Century-long cooling trend in subpolar North Atlantic forced by atmosphere: an alternative explanation

Journal Article (Journal Article)

A well-known exception to rising sea surface temperatures (SST) across the globe is the subpolar North Atlantic, where SST has been declining at a rate of 0.39 (± 0.23) K century−1 during the 1900–2017 period. This cold blob has been hypothesized to result from a slowdown of the Atlantic Meridional Overturning Circulation (AMOC). Here, observation-based evidence is used to suggest that local atmospheric forcing can also contribute to the century-long cooling trend. Specifically, a 100-year SST trend simulated by an idealized ocean model forced by historical atmospheric forcing over the cold blob region matches 92% (± 77%) of the observed cooling trend. The data-driven simulations suggest that 54% (± 77%) of the observed cooling trend is the direct result of increased heat loss from the ocean induced by the overlying atmosphere, while the remaining 38% is due to strengthened local convection. An analysis of surface wind eddy kinetic energy suggests that the atmosphere-induced cooling may be linked to a northward migration of the jet stream, which exposes the subpolar North Atlantic to intensified storminess.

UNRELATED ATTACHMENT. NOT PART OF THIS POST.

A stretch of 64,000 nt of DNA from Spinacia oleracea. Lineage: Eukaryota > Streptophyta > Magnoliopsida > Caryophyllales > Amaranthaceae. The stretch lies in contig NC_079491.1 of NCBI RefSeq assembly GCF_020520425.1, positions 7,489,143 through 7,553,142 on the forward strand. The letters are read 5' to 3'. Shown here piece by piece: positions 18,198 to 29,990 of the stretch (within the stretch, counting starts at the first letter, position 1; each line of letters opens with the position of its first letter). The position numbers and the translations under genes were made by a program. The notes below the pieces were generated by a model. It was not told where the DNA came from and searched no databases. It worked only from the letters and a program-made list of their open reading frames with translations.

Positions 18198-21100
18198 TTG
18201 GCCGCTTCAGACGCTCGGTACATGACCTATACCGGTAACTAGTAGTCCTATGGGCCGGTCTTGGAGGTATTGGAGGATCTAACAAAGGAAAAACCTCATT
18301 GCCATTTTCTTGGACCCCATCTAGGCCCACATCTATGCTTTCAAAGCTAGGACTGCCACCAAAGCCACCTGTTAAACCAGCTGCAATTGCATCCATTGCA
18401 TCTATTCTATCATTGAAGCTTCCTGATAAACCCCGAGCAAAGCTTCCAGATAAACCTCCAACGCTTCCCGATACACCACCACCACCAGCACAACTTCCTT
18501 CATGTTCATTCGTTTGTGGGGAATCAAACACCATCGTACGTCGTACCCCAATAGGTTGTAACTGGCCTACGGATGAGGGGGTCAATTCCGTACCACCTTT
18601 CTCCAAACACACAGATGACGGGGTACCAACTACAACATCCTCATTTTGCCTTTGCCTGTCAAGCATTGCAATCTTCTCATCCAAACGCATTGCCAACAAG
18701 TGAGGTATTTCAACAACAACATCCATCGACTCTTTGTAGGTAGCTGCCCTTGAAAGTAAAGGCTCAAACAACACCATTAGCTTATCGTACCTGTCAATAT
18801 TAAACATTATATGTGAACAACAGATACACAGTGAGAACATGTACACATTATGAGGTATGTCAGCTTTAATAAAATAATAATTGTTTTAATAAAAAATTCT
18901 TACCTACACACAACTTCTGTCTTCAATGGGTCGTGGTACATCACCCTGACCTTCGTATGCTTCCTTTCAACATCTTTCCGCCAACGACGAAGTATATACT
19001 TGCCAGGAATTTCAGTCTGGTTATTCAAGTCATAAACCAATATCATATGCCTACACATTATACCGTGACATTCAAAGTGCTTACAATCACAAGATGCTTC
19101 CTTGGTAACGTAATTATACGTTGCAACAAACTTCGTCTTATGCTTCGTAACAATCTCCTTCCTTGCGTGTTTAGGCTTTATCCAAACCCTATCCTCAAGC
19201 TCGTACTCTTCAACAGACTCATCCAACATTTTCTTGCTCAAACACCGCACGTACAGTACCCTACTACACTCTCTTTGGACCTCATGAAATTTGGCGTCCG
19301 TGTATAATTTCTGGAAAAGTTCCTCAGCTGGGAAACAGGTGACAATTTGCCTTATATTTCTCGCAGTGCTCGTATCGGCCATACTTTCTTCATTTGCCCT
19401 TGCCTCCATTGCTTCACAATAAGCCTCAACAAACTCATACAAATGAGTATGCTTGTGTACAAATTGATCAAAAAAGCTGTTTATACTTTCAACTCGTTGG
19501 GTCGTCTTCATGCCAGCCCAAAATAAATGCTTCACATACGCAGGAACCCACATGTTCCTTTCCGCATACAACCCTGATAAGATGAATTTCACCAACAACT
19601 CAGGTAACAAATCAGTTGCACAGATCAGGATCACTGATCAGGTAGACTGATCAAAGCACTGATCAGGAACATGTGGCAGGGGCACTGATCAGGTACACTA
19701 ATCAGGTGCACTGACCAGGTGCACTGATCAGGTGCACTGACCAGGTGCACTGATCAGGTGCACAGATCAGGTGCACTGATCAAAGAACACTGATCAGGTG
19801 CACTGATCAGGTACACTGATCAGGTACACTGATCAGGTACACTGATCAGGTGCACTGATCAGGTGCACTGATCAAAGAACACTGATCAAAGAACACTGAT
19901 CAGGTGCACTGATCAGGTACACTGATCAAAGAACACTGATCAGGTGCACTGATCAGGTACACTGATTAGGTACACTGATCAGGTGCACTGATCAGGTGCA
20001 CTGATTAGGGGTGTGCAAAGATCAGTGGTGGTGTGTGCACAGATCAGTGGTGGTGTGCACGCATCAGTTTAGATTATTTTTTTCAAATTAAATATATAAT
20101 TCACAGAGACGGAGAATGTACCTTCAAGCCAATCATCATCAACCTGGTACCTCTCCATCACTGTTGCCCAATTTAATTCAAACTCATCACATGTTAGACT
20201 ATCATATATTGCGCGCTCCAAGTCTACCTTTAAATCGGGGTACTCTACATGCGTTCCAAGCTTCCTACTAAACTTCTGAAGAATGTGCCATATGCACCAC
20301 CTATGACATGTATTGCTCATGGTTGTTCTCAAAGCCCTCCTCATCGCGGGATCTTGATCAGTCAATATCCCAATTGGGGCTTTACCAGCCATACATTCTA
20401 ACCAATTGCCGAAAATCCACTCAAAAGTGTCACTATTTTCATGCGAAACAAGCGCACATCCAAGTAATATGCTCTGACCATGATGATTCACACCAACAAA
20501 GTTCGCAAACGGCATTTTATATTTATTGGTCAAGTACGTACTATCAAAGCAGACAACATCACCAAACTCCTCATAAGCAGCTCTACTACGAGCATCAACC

Full Text

Duke Authors

Cited Authors

  • Li, L; Lozier, MS; Li, F

Published Date

  • May 1, 2022

Published In

Volume / Issue

  • 58 / 9-10

Start / End Page

  • 2249 - 2267

Electronic International Standard Serial Number (EISSN)

  • 1432-0894

International Standard Serial Number (ISSN)

  • 0930-7575

Digital Object Identifier (DOI)

  • 10.1007/s00382-021-06003-4

Citation Source

  • Scopus